EU Environment Ministers Keep Bans on Transgenic Maize

BRUSSELS, Belgium, March 2, 2009 (ENS) - European Union environment ministers today overwhelmingly rejected a European Commission proposal to force Austria and Hungary to lift their bans on the controversial cultivation of varieties of genetically modified maize, or corn.

The first Environment Council under the Czech Presidency was asked to decide on three commission proposals for repealing safeguard clauses by Austria and Hungary on the cultivation of two genetically modified varieties of maize.

Twenty-two of the EU's 27 member states voted to allow Hungary to maintain a ban on Monsanto's GM maize, MON810, and Austria to keep its ban on MON810 and Bayer's T25.

Sold under the trade name Yieldgard, MON810 confers resistance to European corn borer, an insect pest.

Bayer CropScience's modified maize T25 is engineered to tolerate the pesticide glufosinate. Glufosinate was included in a biocide ban proposed by the Swedish Chemicals Agency and approved by the European Parliament on January 13, 2009.

Commenting on the decision, Green MEP Caroline Lucas said, "Today's decision by EU environment ministers is great news for the environment, farmers and consumers - and sets a good precedent for future campaigns against genetically modified crops.

The Green Party Member of the European Parliament representing the South-East of England said, "For the many regions in the EU that have expressed doubts over GM technology, today's vote shows that it is still possible to be GM-free."

After the end of the EU moratorium on the approval of GM plants, the European Commission began to fight such bans in 2005. The EU environmental ministers, however, have rejected all proposals to lift the prohibitions.

"This is the fourth time EU governments have rejected a commission proposal to force member states to act against the will of their citizens and to allow the cultivation of GM crops," said Lucas. "It is deeply disturbing that the commission continues to try and bulldoze through its pro-GM agenda in spite of public opposition."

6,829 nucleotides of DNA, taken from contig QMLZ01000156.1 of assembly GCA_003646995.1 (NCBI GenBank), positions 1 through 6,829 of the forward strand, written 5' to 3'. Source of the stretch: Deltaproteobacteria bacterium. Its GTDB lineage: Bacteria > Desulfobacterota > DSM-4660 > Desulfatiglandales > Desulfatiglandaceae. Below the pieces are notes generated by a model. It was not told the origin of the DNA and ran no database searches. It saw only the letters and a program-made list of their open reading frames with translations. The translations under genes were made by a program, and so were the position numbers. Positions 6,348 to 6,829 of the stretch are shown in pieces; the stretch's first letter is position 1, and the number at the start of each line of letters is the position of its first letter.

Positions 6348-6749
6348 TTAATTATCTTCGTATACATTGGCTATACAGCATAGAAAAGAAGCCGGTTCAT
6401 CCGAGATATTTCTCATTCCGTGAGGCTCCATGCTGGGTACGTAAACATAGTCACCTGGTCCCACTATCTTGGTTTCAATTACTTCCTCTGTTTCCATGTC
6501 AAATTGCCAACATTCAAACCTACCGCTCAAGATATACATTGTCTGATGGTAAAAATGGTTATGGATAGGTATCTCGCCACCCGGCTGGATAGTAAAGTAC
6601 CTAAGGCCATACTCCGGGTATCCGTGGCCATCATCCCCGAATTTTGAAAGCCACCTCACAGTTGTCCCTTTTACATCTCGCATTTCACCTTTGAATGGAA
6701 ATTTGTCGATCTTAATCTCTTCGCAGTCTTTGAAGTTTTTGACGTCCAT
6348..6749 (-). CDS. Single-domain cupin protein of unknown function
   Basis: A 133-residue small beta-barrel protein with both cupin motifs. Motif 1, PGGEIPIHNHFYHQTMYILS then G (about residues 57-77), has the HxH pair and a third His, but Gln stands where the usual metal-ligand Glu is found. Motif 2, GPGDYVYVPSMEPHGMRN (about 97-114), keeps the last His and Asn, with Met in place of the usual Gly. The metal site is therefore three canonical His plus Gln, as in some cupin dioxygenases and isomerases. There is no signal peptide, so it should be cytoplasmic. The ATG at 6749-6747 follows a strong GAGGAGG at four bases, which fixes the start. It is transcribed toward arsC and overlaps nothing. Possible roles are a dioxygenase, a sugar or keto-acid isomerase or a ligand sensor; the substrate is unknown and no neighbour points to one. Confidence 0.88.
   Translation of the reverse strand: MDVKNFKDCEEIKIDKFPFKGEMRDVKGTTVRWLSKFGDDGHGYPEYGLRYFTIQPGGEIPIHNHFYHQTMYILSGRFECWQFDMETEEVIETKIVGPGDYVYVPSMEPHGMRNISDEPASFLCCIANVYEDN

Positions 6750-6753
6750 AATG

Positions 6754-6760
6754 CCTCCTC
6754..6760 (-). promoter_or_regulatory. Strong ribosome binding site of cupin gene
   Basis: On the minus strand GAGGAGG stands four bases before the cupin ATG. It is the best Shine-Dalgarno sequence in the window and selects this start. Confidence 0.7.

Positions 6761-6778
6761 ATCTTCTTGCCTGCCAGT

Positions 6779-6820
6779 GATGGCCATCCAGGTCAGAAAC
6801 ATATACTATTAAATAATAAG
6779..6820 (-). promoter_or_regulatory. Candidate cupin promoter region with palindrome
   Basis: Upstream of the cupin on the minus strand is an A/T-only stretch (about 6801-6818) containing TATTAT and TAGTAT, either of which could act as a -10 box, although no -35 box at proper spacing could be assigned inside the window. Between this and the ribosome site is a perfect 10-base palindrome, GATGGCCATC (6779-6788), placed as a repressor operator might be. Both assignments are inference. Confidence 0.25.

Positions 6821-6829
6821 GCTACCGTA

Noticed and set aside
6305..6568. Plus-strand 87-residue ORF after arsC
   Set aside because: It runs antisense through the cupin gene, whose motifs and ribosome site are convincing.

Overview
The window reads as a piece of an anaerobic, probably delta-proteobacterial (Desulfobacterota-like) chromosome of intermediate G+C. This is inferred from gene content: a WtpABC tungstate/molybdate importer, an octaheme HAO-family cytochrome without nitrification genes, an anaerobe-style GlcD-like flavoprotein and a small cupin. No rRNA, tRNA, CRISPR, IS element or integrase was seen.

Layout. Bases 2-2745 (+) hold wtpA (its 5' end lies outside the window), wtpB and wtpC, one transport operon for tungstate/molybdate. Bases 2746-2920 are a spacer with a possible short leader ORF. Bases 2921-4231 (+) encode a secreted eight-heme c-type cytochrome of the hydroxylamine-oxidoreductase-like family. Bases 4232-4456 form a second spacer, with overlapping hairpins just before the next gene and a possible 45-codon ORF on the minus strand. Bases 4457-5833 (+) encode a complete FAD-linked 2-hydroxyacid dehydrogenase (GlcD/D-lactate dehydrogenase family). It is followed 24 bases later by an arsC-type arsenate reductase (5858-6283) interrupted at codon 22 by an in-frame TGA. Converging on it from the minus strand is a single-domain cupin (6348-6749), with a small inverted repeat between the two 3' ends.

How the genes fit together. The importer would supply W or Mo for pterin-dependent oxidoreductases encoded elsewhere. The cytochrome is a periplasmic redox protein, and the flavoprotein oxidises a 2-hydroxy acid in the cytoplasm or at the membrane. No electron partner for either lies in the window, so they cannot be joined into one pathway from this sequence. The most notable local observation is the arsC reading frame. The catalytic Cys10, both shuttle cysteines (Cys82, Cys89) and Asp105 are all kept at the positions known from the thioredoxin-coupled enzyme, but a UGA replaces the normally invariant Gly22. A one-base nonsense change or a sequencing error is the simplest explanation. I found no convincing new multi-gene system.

In February 2007, the Council of Environment Ministers rejected a commission proposal to repeal Hungary's safeguard clause on this GM maize. Hungary then submitted four studies on the effects of MON810 on the environment which the Commission asked the European Food Safety Authority to assess.

In July 2008, European Food Safety Authority concluded that the studies contained no new data that would justify prohibiting cultivation of MON810 in Hungary.

The Commission therefore resubmitted its proposal to the council for decision. Hungary has since circulated a letter referring to a series of studies that indicate adverse effects of MON810 on the environment in Hungary which it believes justify maintaining the safeguard measure.

Hungary is one of Europe's biggest grain producers. In January 2005, it was the first country in eastern Europe to prohibit the genetically modified maize MON 810, following similar bans on EU-approved GM crops in Austria, France, Germany, Greece and Luxembourg during the years 1995 to 2000.

In December 2006, the Environment Council rejected a commission proposal to repeal Austria's safeguard clause on the cultivation of GM maizes MON810 and T25.

In November 2007 Austria submitted new evidence to support its safeguard measures on cultivation which the commission asked European Food Safety Authority to assess.

The Food Safety Authority concluded in December 2008 that "the scientific evidence currently available does not sustain the arguments provided by Austria" and that "cultivation of maize MON810 and T25 is unlikely to have an adverse effect on human and animal health and the environment in Austria."

On this basis, the commission submitted to the Environment Council two separate proposals for decisions to repeal the safeguard clause applying to each type of maize.

More votes are yet to come in the Environment Council concerning the bans on GM crops in France and Greece.

Public opinion does not support the cultivation of transgenic crops in Hungary, Austria, France or Greece.

According to a Eurobarometer survey of March 2008, in Hungary 70 percent of respondents were against genetically modified organisms; in Austria, 62 percent were opposed; in France 70 percent were opposed, and in Greece 77 percent of respondents said they were against GMOs.

"We hope environment ministers will again step up to the plate," said Lucas. "However, what we really need is a clearly defined European policy on GMOs. This must start with an overhaul of the risk assessment procedure for GM crops, as requested unanimously by all 27 member states in December 2008."